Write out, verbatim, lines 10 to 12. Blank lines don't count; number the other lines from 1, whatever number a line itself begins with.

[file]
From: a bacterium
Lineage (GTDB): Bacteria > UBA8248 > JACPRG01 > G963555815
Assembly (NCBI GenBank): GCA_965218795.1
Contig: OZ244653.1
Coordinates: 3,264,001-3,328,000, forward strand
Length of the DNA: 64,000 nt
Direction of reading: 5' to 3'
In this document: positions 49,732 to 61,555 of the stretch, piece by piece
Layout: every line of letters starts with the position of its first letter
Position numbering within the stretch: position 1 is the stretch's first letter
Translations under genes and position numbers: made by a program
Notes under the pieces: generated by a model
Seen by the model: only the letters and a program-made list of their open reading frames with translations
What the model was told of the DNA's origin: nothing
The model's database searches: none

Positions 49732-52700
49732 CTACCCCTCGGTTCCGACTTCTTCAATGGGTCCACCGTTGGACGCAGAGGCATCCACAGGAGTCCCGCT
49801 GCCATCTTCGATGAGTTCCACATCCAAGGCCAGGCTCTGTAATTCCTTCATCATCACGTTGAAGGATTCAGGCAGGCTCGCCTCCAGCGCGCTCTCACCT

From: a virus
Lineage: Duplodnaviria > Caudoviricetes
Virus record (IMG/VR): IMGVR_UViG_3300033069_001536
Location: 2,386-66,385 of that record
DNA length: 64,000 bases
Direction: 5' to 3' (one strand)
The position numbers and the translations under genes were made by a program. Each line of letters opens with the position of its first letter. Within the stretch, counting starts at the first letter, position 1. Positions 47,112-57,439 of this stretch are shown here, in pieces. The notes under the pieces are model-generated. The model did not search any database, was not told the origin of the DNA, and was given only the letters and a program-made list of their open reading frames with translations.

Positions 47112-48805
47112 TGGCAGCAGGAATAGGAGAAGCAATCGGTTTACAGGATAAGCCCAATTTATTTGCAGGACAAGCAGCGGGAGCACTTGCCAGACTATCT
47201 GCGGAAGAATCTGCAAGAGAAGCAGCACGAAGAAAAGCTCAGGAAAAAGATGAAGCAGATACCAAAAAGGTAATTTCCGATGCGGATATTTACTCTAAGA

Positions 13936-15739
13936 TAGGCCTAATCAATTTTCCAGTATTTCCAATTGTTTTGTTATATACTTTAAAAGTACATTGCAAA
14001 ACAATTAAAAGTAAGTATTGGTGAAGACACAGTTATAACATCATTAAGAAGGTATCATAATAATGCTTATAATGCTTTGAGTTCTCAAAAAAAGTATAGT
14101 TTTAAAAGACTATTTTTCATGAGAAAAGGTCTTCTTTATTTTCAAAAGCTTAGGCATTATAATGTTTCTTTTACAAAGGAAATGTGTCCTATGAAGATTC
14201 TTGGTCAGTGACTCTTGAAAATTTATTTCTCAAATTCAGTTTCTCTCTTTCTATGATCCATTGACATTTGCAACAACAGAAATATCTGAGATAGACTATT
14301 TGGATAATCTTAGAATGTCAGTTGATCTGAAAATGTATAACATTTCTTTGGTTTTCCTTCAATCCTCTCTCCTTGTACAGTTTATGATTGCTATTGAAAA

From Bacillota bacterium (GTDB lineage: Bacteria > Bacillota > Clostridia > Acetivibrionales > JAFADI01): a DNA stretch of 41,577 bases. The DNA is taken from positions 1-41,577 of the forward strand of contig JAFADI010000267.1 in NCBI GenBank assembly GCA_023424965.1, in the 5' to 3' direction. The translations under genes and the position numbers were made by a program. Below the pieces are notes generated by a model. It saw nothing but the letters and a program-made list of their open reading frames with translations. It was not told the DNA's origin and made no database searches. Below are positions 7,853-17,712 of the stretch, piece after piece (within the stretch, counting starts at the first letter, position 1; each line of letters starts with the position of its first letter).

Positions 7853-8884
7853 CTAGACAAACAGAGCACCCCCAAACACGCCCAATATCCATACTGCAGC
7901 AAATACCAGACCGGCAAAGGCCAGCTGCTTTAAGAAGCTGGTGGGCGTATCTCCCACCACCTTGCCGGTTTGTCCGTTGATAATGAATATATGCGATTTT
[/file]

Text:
Position numbering within the stretch: position 1 is the stretch's first letter
Translations under genes and position numbers: made by a program
Notes under the pieces: generated by a model